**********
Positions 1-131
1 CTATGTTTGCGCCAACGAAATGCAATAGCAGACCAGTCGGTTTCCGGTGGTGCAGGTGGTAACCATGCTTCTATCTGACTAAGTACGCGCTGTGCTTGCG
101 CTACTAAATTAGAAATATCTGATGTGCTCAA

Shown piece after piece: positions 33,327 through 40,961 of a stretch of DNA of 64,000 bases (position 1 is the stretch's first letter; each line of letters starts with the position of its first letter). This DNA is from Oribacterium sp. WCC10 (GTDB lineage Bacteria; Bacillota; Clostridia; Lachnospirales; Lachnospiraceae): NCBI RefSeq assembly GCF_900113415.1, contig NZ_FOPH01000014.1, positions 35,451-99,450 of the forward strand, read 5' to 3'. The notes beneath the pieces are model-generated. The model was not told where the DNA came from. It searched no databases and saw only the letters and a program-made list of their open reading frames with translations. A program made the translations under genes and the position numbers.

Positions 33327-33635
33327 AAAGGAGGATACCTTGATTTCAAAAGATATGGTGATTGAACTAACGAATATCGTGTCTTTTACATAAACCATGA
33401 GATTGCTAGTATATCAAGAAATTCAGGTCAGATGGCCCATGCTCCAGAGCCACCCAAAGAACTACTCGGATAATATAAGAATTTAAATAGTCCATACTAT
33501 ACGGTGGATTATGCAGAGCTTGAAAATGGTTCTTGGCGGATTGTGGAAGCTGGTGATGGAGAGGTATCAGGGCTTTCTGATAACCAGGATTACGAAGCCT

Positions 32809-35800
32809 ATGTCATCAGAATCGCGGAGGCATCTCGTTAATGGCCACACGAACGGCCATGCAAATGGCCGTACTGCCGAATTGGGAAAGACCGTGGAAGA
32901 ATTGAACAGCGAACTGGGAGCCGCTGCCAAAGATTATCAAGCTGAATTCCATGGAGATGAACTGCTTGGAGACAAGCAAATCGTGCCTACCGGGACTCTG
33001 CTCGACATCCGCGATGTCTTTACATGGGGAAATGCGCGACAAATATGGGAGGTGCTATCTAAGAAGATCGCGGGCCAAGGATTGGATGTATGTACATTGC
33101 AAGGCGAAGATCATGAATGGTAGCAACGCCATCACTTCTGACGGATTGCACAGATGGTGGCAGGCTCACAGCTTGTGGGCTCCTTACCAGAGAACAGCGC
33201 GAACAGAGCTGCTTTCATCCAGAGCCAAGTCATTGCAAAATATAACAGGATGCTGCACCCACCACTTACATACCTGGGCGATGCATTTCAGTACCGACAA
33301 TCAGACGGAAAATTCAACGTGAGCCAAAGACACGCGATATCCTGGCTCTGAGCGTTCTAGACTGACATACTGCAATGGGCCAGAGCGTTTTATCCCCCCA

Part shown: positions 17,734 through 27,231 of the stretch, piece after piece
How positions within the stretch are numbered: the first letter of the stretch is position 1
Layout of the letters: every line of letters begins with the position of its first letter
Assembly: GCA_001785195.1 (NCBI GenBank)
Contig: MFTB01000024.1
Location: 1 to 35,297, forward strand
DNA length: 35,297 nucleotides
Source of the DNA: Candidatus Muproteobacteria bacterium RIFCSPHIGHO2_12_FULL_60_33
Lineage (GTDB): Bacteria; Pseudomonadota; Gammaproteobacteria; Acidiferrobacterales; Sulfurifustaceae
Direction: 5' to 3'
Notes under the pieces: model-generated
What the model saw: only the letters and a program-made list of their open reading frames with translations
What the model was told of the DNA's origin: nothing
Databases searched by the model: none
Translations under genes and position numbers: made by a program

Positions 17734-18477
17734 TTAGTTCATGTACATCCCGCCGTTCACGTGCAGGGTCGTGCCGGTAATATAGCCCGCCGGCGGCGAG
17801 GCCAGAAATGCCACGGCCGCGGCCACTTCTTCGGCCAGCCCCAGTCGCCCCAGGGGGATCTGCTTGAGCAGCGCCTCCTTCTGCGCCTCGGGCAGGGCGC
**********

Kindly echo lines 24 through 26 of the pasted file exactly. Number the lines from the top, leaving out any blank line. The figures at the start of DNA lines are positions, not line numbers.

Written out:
Lineage (GTDB): Bacteria; Pseudomonadota; Gammaproteobacteria; Acidiferrobacterales; Sulfurifustaceae
Direction: 5' to 3'
Notes under the pieces: model-generated